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Asian businesses in US face rising racism in online reviews

By LIA ZHU in San Francisco | | Updated: 2023-02-06 10:53
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Business owners of Asian descent face the largest increase in racist reviews among all ethnic groups in the United States, and experts said this anti-Asian sentiment can damage minority-owned businesses.

The online review platform Yelp said last week that it removed more than 2,000 hateful or racist business reviews last year. Among them, 475 reviews were left for Asian-owned businesses, 320 reviews for black-owned businesses, and 800 for Hispanic-owned businesses.

Asian-owned businesses saw the largest increase in such reviews, compared with black-owned and Hispanic-owned businesses, according to the San Francisco-based company, which released its annual trust and safety report this week.

In 2021, Yelp said it removed only nine posts that included anti-Asian hate.

"I read the recent report and that actually doesn't surprise me at all. It's very consistent with what we've been tracking, which includes online hate and racist rhetoric," Cynthia Choi, co-founder of Stop AAPI Hate and co-executive director of Chinese for Affirmative Action, told China Daily.

Nearly 11,500 anti-Asian hate incidents were reported to Stop AAPI Hate's reporting center between March 19, 2020, and March 31, 2022. Two in 3 of those incidents involved harassment, such as verbal or written hate speech or inappropriate gestures.

"It's very disheartening. Many small businesses were hit hard, but especially Asian businesses that saw a drop in business because COVID was racialized," said Choi.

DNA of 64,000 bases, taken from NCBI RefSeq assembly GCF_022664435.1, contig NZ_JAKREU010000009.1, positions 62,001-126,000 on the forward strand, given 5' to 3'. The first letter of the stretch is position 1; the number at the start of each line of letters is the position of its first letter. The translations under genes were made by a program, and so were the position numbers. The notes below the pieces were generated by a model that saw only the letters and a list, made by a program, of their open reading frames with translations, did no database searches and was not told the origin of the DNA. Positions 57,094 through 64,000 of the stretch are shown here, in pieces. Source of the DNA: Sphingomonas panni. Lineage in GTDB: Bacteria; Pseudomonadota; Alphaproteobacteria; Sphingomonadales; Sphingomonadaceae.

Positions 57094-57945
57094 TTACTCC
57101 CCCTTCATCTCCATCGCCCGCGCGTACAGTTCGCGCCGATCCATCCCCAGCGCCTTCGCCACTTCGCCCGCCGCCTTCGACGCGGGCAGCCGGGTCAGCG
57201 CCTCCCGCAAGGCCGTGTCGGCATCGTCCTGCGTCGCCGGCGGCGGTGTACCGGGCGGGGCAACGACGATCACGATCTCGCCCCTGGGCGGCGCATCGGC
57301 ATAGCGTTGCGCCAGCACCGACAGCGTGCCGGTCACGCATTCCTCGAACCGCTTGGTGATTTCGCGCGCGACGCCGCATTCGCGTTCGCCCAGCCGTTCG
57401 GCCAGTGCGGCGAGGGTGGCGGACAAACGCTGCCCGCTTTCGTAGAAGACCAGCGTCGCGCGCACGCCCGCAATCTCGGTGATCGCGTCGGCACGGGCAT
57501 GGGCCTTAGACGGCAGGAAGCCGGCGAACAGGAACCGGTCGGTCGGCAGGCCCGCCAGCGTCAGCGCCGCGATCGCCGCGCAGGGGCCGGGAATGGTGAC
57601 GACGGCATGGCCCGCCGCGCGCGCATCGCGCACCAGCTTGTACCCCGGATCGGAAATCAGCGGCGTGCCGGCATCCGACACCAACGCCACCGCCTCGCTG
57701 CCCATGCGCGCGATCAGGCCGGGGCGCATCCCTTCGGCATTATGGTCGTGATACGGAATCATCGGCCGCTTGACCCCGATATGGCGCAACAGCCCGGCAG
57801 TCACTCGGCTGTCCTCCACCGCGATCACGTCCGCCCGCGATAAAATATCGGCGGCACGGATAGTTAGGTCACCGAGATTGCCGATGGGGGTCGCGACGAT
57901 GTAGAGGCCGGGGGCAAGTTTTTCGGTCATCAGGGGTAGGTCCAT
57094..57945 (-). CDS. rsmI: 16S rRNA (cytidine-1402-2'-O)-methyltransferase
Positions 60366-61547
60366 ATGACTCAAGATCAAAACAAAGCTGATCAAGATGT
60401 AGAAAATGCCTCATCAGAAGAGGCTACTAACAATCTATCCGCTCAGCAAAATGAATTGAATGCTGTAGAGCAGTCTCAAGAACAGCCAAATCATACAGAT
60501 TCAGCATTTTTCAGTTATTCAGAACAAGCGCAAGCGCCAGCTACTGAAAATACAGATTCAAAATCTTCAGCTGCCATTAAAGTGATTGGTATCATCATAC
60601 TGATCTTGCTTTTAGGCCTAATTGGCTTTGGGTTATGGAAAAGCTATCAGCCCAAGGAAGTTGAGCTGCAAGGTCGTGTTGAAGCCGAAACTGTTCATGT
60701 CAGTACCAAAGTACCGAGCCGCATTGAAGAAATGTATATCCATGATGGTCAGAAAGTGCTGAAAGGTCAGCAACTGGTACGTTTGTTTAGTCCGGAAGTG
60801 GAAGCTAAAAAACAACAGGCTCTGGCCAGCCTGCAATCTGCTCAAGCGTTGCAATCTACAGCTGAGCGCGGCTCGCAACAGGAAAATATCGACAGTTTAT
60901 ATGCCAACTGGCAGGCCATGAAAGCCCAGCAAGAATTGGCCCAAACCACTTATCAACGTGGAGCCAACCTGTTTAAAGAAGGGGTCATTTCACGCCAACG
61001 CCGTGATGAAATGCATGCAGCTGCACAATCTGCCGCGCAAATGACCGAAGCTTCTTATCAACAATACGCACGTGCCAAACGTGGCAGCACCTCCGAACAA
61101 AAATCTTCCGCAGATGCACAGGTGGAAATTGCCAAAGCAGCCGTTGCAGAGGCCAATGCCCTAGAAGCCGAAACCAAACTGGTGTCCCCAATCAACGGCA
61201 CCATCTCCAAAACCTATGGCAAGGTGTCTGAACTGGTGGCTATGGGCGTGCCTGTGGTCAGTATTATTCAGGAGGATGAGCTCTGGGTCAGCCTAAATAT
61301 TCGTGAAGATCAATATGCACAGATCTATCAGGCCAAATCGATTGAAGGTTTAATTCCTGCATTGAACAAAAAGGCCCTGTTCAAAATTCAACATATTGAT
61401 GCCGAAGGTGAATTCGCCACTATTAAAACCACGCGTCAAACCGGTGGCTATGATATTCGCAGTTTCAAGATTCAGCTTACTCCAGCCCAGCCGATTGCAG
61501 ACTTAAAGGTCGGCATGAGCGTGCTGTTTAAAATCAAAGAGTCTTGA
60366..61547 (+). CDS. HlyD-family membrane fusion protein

She said "a disturbing pattern" emerged between the racist and xenophobic rhetoric used by former president Donald Trump, such as calling the coronavirus "kung flu" and "Chinese virus", and a number of policies and efforts to target AAPI communities, such as painting Chinese researchers and students as spies.

Yelp first began tracking racial hate speech on its platform in 2020 as Asian Americans experienced a rise in racially motivated hatred related to COVID-19. The platform started allowing businesses to identify that they had an Asian, black, or Latino owner that year.

Christopher Wong, who owns the Curry Up Cafe in suburban Los Angeles, told The Associated Press that he was a victim of racist reviews on Yelp.

"I will not have my dog eat in this place because they might cook him," read the Yelp review of Wong's eatery. "The owner works for the Chinese government."

Yelp deleted the review after he and several regular customers complained. But he was worried that an unknown number of potential customers had read that and decided not to come in.

Asian American businesses were particularly hit harder during the pandemic because many of them were small businesses in industries that were susceptible to COVID impact, such as hospitality and leisure, retailing, and other services, such as hair and nail salons and personal services.

An increase in anti-Chinese sentiment has led to consumer discrimination against Asian American-owned small businesses, according to a new study by researchers at the University of Michigan, which was published in Nature Human Behavior last month.

In the wake of the COVID-19 pandemic, politicians' stigmatizing language, media outlets' dehumanizing images of Asians, and increasing anti-Asian hate crimes all have contributed, according to the researchers who chose restaurants to study the economic effects of this bias.

The study found Asian restaurants experienced a drop in traffic of 18.4 percent on average relative to comparable non-Asian restaurants in the same areas during the pandemic.

That decline cost Asian restaurants around $7.42 billion in lost revenue in 2020, which is "a large impact for a large swath of small businesses", said the researchers.

Furthermore, the researchers pointed to the role of Trump. In areas where support for him was more than 75 percent, relative avoidance was as high as 30 percent; in low Trump-support areas, that relative avoidance was less than 10 percent.

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